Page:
Intelligent People Are More Likely to Do Stupid Things
Not only are more intelligent individuals more likely to consume more alcohol more frequently, but they are also more likely to engage in binge drinking and to get drunk. In an earlier post, I show that consistent with the prediction of the Hypothesis, more intelligent individuals consume larger quantities of alcohol more frequently than less intelligent individuals.
Satoshi Kanazawa is an evolutionary psychologist at LSE and the coauthor (with the late Alan S. Miller) of Why Beautiful People Have More Daughters.
Editor: Nadeem Noor
The data presented in the post come from the National Child Development Study in the United Kingdom. The NCDS measures the respondents’ general intelligence before the age of 16 and then tracks the quantity and frequency of alcohol consumption throughout their adulthood in their 20s, 30s, and 40s. The graphs presented in the post-show a clear monotonic association between childhood general intelligence and both the frequency and the quantity of adult alcohol consumption. The more intelligent they are in childhood, the more and the more frequently they consume alcohol in their adulthood.
There are occasional medical reports and scientific studies which tout the health benefits of mild alcohol consumption, such as drinking a glass of red wine with dinner every night. So it may be tempting to conclude that more intelligent individuals are more likely to engage in such mild alcohol consumption than less intelligent individuals, and the positive association between childhood general intelligence and adult alcohol consumption reflects such mild, and thus healthy and beneficial, alcohol consumption.
Unfortunately for intelligent individuals, this is not the case. More intelligent children are more likely to grow up to engage in binge drinking (consuming five or more units of alcohol in one sitting) and getting drunk.
The National Longitudinal Study of Adolescent Health (Add Health) asks its respondents specific questions about binge drinking and getting drunk. For binge drinking, Add Health asks: “During the past 12 months, on how many days did you drink five or more drinks in a row?” For getting drunk, it asks: “During the past 12 months, on how many days have you been drunk or very high on alcohol?” For both questions, the respondents can answer on a six-point ordinal scale: 0 = none, 1 = 1 or 2 days in the past 12 months, 2 = once a month or less (3 to 12 times in the past 12 months), 3 = 2 or 3 days a month, 4 = 1 or 2 days a week, 5 = 3 to 5 days a week, 6 = every day or almost every day.
As you can see in the following graph, there is a clear monotonic positive association between childhood intelligence and adult frequency of binge drinking. “Very dull” Add Health respondents (with childhood IQ < 75) engage in binge drinking less than once a year. In sharp contrast, “very bright” Add Health respondents (with childhood IQ > 125) engage in binge drinking roughly once every other month.
The association between childhood intelligence and adult frequency of getting drunk is equally clear and monotonic, as you can see in the following graph. “Very dull” Add Health respondents almost never get drunk, whereas “very bright” Add Health respondents get drunk once every other month or so.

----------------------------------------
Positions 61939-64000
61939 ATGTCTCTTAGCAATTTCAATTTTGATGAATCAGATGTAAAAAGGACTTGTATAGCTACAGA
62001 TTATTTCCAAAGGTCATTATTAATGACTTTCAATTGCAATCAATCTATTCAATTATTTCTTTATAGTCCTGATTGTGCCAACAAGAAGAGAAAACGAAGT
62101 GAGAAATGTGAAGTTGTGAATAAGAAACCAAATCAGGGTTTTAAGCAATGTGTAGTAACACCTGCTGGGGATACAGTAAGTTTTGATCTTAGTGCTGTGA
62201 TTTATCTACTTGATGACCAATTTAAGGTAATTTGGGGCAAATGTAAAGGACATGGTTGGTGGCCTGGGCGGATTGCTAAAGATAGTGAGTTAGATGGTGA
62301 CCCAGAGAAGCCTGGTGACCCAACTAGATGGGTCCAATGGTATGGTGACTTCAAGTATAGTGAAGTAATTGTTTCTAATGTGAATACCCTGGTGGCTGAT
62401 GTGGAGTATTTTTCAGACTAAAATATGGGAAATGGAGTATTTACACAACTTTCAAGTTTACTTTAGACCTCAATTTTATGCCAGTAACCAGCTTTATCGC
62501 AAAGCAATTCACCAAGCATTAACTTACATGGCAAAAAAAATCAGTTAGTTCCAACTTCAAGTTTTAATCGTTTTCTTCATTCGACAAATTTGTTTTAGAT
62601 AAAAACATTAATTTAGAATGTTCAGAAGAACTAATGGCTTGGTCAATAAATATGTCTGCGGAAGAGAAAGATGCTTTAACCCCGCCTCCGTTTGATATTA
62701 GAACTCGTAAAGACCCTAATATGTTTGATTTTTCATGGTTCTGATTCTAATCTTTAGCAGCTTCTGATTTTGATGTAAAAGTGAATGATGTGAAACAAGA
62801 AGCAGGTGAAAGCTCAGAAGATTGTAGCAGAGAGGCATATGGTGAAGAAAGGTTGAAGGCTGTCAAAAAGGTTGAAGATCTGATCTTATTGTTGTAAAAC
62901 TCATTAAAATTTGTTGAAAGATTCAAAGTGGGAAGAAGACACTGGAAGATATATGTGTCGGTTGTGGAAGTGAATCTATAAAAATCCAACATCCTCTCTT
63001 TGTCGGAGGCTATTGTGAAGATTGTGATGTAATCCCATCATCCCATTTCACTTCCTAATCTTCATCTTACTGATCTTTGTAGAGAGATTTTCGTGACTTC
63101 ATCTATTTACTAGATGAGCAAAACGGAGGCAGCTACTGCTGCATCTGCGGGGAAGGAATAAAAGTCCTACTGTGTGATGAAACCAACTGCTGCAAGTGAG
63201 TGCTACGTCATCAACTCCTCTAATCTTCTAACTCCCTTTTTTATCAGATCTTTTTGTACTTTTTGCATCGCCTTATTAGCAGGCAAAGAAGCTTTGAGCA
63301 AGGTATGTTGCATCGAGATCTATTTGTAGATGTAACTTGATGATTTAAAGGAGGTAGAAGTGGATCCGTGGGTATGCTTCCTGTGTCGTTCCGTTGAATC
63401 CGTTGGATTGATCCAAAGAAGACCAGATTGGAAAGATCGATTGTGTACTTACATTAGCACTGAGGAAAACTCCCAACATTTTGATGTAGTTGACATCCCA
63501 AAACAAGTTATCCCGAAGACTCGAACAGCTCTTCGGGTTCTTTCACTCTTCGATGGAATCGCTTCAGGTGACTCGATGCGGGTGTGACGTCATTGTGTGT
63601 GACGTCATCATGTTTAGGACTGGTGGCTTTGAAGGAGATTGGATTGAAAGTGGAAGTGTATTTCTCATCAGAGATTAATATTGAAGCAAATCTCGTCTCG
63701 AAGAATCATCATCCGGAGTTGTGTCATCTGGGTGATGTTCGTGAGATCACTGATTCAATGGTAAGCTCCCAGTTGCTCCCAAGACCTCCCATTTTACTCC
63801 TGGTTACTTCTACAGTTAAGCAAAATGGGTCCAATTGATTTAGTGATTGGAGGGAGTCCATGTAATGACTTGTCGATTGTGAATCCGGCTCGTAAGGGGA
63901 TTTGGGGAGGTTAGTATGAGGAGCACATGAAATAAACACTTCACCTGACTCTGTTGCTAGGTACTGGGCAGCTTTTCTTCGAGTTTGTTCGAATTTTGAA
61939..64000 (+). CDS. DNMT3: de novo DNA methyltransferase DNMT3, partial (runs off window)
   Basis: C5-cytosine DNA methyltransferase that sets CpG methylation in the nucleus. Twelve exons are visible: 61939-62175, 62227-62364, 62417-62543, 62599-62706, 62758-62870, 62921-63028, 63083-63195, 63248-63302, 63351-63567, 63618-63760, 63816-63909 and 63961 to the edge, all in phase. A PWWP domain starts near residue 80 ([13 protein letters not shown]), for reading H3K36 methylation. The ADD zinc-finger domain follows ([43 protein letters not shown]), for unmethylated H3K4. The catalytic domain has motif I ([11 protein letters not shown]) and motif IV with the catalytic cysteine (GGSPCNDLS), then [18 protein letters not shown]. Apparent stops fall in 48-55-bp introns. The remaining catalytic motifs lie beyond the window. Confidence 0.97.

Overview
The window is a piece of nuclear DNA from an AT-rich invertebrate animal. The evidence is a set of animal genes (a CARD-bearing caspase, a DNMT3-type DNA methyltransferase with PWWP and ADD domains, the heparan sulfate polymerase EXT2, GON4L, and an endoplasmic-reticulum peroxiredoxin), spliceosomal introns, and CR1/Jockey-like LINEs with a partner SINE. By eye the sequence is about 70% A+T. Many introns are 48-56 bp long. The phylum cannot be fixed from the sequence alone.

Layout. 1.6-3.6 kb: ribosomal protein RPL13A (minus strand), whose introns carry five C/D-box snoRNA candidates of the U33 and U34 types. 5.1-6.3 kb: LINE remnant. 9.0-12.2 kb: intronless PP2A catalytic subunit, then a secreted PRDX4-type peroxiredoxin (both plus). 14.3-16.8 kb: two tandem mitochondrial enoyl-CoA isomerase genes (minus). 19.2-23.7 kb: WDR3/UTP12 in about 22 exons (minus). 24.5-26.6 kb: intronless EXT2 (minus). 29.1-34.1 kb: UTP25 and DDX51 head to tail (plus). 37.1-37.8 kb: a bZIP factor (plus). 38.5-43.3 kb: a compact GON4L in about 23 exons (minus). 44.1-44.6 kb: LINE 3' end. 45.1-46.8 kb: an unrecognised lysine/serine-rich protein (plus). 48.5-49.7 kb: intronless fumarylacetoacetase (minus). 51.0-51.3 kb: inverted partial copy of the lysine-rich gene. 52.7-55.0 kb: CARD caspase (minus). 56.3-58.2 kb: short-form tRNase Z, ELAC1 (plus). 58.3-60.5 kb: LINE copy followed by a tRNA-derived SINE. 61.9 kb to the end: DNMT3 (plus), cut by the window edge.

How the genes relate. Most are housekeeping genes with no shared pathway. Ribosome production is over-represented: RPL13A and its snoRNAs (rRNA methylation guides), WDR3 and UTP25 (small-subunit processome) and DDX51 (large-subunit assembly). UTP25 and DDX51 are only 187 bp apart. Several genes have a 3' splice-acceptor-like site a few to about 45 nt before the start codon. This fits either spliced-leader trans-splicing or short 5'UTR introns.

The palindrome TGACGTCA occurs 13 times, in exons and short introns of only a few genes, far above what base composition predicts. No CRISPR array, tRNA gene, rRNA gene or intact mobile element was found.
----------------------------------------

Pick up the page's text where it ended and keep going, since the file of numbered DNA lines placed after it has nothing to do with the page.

In multiple ordinal regression, childhood intelligence has a significant (ps < .00001) effect on the adult frequency of both binge drinking and getting drunk, controlling for age, sex, race, ethnicity, religion, marital status, parental status, education, earnings, political attitudes, religiosity, general satisfaction with life, taking medication for stress, the experience of stress without taking medication, frequency of socialization with friends, number of sex partners in the last 12 months, childhood family income, mother’s education, and father’s education.
I honestly cannot think of any other variable that might be correlated with childhood intelligence than those already controlled for in the multiple regression analyses. It is very likely that it is childhood intelligence itself, and not anything else that is confounded with it, which increases the adult frequency of binge drinking and getting drunk.
Note that education is controlled for in the ordinal multiple regression analysis. Given that Add Health respondents in Wave III (when the dependent measures are taken) are in their early 20s, it may be tempting to conclude that the association between childhood intelligence and adult frequency of binge drinking and getting drunk is mediated by college attendance. More intelligent children are more likely to go to college, and college students are more likely to engage in binge drinking and get drunk. The significant partial effect of childhood intelligence on the adult frequency of binge drinking and getting drunk, net of education, shows that this indeed is <em>not</em> the case. It is childhood intelligence itself, not education, which increases the adult frequency of binge drinking and getting drunk.
In fact, in both equations, education does not have a significant effect on binge drinking and getting drunk. Net of all the other variables included in the ordinal multiple regression equations, education is not significantly correlated with the frequency of binge drinking and getting drunk. Among other things, it means that college students are more likely to engage in binge drinking, not because they are in college, but because they are more intelligent.